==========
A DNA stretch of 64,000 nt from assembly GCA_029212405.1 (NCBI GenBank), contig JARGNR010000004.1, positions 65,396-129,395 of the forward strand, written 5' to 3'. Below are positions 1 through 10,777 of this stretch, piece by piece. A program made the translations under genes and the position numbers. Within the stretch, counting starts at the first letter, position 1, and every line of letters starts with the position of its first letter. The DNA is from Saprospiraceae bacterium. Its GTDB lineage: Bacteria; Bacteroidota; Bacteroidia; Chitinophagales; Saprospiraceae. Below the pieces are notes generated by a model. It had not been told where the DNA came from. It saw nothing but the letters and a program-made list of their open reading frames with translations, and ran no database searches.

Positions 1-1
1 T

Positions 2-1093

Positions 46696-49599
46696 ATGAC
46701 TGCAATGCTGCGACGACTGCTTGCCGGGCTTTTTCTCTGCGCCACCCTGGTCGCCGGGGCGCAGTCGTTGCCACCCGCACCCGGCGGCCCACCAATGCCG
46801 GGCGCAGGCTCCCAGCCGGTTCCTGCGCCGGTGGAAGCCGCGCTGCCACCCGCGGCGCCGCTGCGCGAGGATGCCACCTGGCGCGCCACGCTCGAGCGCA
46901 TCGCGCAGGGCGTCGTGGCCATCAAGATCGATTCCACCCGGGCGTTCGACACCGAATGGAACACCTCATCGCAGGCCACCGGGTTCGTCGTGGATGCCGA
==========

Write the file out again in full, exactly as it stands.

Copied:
A DNA stretch of 64,000 nt from assembly GCA_029212405.1 (NCBI GenBank), contig JARGNR010000004.1, positions 65,396-129,395 of the forward strand, written 5' to 3'. Below are positions 1 through 10,777 of this stretch, piece by piece. A program made the translations under genes and the position numbers. Within the stretch, counting starts at the first letter, position 1, and every line of letters starts with the position of its first letter. The DNA is from Saprospiraceae bacterium. Its GTDB lineage: Bacteria; Bacteroidota; Bacteroidia; Chitinophagales; Saprospiraceae. Below the pieces are notes generated by a model. It had not been told where the DNA came from. It saw nothing but the letters and a program-made list of their open reading frames with translations, and ran no database searches.

Positions 1-1
1 T

Positions 2-1093

Positions 46696-49599
46696 ATGAC
46701 TGCAATGCTGCGACGACTGCTTGCCGGGCTTTTTCTCTGCGCCACCCTGGTCGCCGGGGCGCAGTCGTTGCCACCCGCACCCGGCGGCCCACCAATGCCG
46801 GGCGCAGGCTCCCAGCCGGTTCCTGCGCCGGTGGAAGCCGCGCTGCCACCCGCGGCGCCGCTGCGCGAGGATGCCACCTGGCGCGCCACGCTCGAGCGCA
46901 TCGCGCAGGGCGTCGTGGCCATCAAGATCGATTCCACCCGGGCGTTCGACACCGAATGGAACACCTCATCGCAGGCCACCGGGTTCGTCGTGGATGCCGA